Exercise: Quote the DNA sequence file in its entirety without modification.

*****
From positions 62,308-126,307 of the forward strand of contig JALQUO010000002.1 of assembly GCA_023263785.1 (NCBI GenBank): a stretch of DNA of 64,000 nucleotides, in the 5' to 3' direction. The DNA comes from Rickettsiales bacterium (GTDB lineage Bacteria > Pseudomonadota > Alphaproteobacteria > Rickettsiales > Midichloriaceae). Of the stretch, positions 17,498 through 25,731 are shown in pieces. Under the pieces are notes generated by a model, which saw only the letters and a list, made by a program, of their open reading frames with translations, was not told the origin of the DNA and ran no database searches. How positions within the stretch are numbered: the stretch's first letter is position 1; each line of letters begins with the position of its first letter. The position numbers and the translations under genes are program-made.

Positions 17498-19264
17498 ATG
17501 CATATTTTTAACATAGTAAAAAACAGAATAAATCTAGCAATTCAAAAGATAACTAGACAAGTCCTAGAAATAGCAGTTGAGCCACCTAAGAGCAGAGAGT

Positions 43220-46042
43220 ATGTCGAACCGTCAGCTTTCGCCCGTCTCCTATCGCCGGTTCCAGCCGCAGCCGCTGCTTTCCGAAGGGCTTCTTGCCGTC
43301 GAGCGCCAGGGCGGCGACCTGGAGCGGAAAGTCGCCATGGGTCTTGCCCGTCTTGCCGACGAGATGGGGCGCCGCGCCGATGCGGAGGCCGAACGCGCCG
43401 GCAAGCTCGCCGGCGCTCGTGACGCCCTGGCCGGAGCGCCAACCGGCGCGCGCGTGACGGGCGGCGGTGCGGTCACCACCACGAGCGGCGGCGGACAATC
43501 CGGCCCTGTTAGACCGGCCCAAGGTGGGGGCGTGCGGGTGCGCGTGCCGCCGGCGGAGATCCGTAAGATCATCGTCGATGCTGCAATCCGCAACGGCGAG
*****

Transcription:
From positions 62,308-126,307 of the forward strand of contig JALQUO010000002.1 of assembly GCA_023263785.1 (NCBI GenBank): a stretch of DNA of 64,000 nucleotides, in the 5' to 3' direction. The DNA comes from Rickettsiales bacterium (GTDB lineage Bacteria > Pseudomonadota > Alphaproteobacteria > Rickettsiales > Midichloriaceae). Of the stretch, positions 17,498 through 25,731 are shown in pieces. Under the pieces are notes generated by a model, which saw only the letters and a list, made by a program, of their open reading frames with translations, was not told the origin of the DNA and ran no database searches. How positions within the stretch are numbered: the stretch's first letter is position 1; each line of letters begins with the position of its first letter. The position numbers and the translations under genes are program-made.

Positions 17498-19264
17498 ATG
17501 CATATTTTTAACATAGTAAAAAACAGAATAAATCTAGCAATTCAAAAGATAACTAGACAAGTCCTAGAAATAGCAGTTGAGCCACCTAAGAGCAGAGAGT

Positions 43220-46042
43220 ATGTCGAACCGTCAGCTTTCGCCCGTCTCCTATCGCCGGTTCCAGCCGCAGCCGCTGCTTTCCGAAGGGCTTCTTGCCGTC
43301 GAGCGCCAGGGCGGCGACCTGGAGCGGAAAGTCGCCATGGGTCTTGCCCGTCTTGCCGACGAGATGGGGCGCCGCGCCGATGCGGAGGCCGAACGCGCCG
43401 GCAAGCTCGCCGGCGCTCGTGACGCCCTGGCCGGAGCGCCAACCGGCGCGCGCGTGACGGGCGGCGGTGCGGTCACCACCACGAGCGGCGGCGGACAATC
43501 CGGCCCTGTTAGACCGGCCCAAGGTGGGGGCGTGCGGGTGCGCGTGCCGCCGGCGGAGATCCGTAAGATCATCGTCGATGCTGCAATCCGCAACGGCGAG